Willetts could be forced to quit

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The Independent Online
The Treasury minister David Willetts is expected to be strongly censured today following a Commons inquiry into an alleged conspiracy to subvert an investigation into the Neil Hamilton cash for questions affair.

Depending on the strength of the reprimand by the newly created Standards and Privileges Committee, Mr Willetts could be forced to resign his Government post.

The all-party committee has been deadlocked for some weeks after nearly 20 hours of debate over the terms of its verdict on Mr Willetts, who, as a Government whip, is alleged to have attempted to block a Commons investigation into the cash for questions scandal.

It had been claimed that Mr Hamilton, the former Conservative minister, had accepted cash payments from Mohamed al-Fayed, the owner of Harrods.

While that claim was being examined by the now-defunct Committee of Members' Interests, Mr Willetts spoke with Sir Geoffrey Johnson Smith, the Conservative chairman, and subsequently wrote a whips' office memo which suggested pressure was being exerted on the inquiry.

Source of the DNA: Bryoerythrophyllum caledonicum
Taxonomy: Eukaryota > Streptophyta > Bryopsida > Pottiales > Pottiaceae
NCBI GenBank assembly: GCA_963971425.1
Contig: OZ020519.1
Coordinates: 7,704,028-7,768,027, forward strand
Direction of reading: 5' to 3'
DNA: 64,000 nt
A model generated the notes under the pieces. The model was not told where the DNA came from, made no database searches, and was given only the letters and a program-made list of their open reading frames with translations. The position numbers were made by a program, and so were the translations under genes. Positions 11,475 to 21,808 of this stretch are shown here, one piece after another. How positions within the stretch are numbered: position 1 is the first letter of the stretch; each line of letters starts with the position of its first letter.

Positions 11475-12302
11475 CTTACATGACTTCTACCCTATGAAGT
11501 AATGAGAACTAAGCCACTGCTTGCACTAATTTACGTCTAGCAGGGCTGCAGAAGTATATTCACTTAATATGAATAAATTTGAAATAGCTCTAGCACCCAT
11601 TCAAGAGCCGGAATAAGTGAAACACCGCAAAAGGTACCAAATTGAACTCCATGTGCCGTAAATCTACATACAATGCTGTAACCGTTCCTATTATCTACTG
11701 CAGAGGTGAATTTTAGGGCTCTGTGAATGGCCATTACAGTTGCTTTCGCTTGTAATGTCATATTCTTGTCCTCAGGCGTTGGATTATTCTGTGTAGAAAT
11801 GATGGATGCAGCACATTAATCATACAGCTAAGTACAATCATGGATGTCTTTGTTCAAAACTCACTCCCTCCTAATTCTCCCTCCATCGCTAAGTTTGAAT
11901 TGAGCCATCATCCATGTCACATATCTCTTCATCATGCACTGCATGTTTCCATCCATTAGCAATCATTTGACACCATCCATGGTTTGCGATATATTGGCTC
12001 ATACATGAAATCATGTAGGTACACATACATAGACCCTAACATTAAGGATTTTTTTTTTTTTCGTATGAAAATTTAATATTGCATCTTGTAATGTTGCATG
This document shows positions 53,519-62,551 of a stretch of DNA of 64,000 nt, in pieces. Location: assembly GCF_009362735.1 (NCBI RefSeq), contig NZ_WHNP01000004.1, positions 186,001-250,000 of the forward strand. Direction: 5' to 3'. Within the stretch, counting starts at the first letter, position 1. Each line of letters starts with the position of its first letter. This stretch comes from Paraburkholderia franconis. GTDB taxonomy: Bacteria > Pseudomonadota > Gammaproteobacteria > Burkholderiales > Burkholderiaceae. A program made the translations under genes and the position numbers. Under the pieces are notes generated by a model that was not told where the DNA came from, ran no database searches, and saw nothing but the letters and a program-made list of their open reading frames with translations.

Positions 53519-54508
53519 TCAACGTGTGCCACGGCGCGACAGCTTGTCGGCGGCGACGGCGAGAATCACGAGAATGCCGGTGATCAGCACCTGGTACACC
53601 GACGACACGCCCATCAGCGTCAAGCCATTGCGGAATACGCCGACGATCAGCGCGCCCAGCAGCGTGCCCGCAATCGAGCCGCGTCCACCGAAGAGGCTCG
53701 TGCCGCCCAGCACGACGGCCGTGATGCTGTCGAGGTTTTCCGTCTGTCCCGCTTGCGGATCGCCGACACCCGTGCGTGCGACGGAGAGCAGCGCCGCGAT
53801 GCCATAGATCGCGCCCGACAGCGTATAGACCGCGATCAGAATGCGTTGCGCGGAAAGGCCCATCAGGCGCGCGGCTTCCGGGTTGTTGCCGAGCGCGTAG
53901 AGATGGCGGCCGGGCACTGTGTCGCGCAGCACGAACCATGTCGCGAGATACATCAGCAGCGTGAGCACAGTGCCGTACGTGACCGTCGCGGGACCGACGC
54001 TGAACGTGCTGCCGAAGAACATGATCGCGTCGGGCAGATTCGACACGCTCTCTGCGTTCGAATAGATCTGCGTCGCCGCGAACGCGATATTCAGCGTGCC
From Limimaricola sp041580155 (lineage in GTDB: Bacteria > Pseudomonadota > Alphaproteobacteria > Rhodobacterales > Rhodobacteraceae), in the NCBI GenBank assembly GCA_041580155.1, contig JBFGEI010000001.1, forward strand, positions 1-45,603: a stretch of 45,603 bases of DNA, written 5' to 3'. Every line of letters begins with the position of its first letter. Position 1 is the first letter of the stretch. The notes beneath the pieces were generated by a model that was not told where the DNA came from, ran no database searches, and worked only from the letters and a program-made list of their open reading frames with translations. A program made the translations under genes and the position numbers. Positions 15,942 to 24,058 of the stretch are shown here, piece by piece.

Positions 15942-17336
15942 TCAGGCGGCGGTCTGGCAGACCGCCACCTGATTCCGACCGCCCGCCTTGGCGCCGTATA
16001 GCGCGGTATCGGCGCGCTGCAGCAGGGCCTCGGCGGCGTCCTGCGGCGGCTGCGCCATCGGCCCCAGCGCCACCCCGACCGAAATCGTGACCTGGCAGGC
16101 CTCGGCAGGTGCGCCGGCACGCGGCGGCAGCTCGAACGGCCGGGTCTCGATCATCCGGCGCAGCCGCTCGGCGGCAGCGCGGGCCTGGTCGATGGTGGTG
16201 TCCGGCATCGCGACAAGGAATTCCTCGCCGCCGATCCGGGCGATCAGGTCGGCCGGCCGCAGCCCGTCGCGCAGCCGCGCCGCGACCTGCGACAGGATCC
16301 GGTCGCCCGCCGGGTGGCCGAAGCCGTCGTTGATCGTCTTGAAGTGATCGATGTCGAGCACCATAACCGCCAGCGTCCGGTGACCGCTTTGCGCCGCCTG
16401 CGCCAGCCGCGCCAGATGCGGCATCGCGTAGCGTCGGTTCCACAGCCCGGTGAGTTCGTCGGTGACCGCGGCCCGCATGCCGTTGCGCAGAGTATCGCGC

He said that Sir Geoffrey's committee should either argue that the matter was sub judice, and set it aside, or that it should be investigated speedily, "exploiting good Tory majority at present". Either course of action, as recommended by Mr Willetts would have been grossly improper as the investigation was a quasi-judicial process.

The investigation into Mr Willetts was the first test of the application of a stricter code of conduct demanded by Lord Nolan's Committee on Standards in Public Life.

Continued deadlock in the standards and privileges committee, with the ultimate publication of majority and minority reports, would have shown that the Commons was unable to police itself in such cases. That would have led to strong demands for external investigation into allegations of misconduct and Commons sleaze which MPs have resisted.

Today's report, said last night to be unanimous, will be presented to the Commons, and published, at 3.30pm today. It will then have to be considered by the whole House.

In the past, recommendations of disciplinary committees have not always been upheld by the whole House, but if Mr Willetts is reprimanded no further action will be required, and it is possible that while he might feel the need to resign, the issue can then be considered resolved.

However, the substantive outstanding issue, the fate of Mr Hamilton, remains. That is under investigation by the Parliamentary Commissioner for Standards, Sir Gordon Downey.

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